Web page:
Difference between revisions of "NOBUKO’S DANCE CLASS"

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(Created page with "Nobuko Miyamoto taught a dance class in the social hall at Senshin Buddhist Temple beginning in 1975. It was populated by many Asian American non-dancers and dancers in the co...")
 
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Nobuko Miyamoto taught a dance class in the social hall at Senshin Buddhist Temple beginning in 1975. It was populated by many Asian American non-dancers and dancers in the community, mostly women. Rev. Mas Kodani and the temple graciously allowed it to continue for over 10 years. From this class, dance performances with original music by Benny Yee and Nobuko eventually led to the founding of Great Leap.
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In 1974, Reverend Masao Kodani offered Nobuko Miyamoto the use of Senshin Buddhist Temple’s social hall to teach dance. It became a space to experiment, create and collaborate with Kinnara Taiko and others. Non-dancers and dancers alike took the class, and the majority were Asian American women. Nobuko taught the class until the mid-1980s, and Senshin remains Great Leap’s spiritual and creative home to this day. From this class, dance performances with original music by Benny Yee and Nobuko eventually led to the founding of Great Leap.
  
A clip of a dance rehearsal at Senshin from 1978 or so can be seen here [https://youtu.be/jwvHF-2XJrI].
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Nobuko writes,
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''I had just come home after three years in New York singing with Chris Iijima. I wanted to sink into the LA community. I had also just become a mother, a single mother in need of a way to support us. A friend suggested I teach dance. Sisters in the movement wanted a dance class in the community.
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I never wanted to teach. The truth was, I trained and worked as a dancer, but didn’t know how to teach. The movement was in a moment of trying to create culture that grew from our community. So maybe learning how to teach dance to non-dancers was a good start.
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Rev. Mas believed the temple was a dojo, a place to learn about Buddhism. He saw the arts as a way to practice its principles. He took me to see the social hall, an open space with a high ceiling and a beautiful old sprung wood floor. It was the floor that got me. It was a perfect floor for bare feet, a perfect space for a dance class. Rev. Mas gave me more than a place to teach. He gave me a way to be part of a community.''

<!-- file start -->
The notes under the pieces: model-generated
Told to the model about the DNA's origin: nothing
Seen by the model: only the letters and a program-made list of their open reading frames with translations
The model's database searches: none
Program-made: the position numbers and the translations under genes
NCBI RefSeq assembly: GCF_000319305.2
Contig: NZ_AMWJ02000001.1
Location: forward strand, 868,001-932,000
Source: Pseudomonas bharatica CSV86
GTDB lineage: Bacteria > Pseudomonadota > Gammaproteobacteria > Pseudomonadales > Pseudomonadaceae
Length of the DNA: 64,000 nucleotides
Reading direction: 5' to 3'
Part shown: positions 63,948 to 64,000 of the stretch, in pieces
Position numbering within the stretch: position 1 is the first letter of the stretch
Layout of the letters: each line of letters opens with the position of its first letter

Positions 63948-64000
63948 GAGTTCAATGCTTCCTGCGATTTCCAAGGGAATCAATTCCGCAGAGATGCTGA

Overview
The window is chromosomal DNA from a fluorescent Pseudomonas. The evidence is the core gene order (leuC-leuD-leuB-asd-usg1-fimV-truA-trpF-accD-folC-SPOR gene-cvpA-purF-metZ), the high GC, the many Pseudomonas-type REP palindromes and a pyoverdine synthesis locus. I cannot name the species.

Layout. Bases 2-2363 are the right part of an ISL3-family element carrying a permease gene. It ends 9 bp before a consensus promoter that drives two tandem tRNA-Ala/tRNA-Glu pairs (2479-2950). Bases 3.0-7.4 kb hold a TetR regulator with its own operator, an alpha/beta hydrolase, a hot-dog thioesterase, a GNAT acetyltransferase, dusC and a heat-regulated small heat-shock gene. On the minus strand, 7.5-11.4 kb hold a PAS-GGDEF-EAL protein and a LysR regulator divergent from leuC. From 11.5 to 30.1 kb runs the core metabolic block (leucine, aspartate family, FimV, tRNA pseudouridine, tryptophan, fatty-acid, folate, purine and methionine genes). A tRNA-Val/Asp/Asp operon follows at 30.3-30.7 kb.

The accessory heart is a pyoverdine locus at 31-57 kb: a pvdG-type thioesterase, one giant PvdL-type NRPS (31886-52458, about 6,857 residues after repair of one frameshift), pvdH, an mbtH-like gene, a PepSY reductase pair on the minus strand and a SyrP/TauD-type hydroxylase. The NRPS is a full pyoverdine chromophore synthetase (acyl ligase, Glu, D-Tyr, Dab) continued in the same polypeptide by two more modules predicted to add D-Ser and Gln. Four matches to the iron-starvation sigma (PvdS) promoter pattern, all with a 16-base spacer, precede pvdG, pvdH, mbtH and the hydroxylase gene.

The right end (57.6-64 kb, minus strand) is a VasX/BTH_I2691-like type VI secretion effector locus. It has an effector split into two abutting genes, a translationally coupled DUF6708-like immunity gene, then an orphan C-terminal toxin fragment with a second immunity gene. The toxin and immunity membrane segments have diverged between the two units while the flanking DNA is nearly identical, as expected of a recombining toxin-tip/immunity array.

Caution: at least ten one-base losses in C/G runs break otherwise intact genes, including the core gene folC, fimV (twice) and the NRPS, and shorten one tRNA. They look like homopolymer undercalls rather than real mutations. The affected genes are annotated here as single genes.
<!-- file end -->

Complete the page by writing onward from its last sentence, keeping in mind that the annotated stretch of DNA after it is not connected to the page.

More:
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A clip of a dance rehearsal at Senshin from 1978 or so can be seen here [https://youtu.be/jwvHF-2XJrI], with thanks to Visual Communications for the footage.

Revision as of 21:00, 6 March 2018

In 1974, Reverend Masao Kodani offered Nobuko Miyamoto the use of Senshin Buddhist Temple’s social hall to teach dance. It became a space to experiment, create and collaborate with Kinnara Taiko and others. Non-dancers and dancers alike took the class, and the majority were Asian American women. Nobuko taught the class until the mid-1980s, and Senshin remains Great Leap’s spiritual and creative home to this day. From this class, dance performances with original music by Benny Yee and Nobuko eventually led to the founding of Great Leap.

Nobuko writes,

I had just come home after three years in New York singing with Chris Iijima. I wanted to sink into the LA community. I had also just become a mother, a single mother in need of a way to support us. A friend suggested I teach dance. Sisters in the movement wanted a dance class in the community.

I never wanted to teach. The truth was, I trained and worked as a dancer, but didn’t know how to teach. The movement was in a moment of trying to create culture that grew from our community. So maybe learning how to teach dance to non-dancers was a good start.

Rev. Mas believed the temple was a dojo, a place to learn about Buddhism. He saw the arts as a way to practice its principles. He took me to see the social hall, an open space with a high ceiling and a beautiful old sprung wood floor. It was the floor that got me. It was a perfect floor for bare feet, a perfect space for a dance class. Rev. Mas gave me more than a place to teach. He gave me a way to be part of a community.


A clip of a dance rehearsal at Senshin from 1978 or so can be seen here [1], with thanks to Visual Communications for the footage.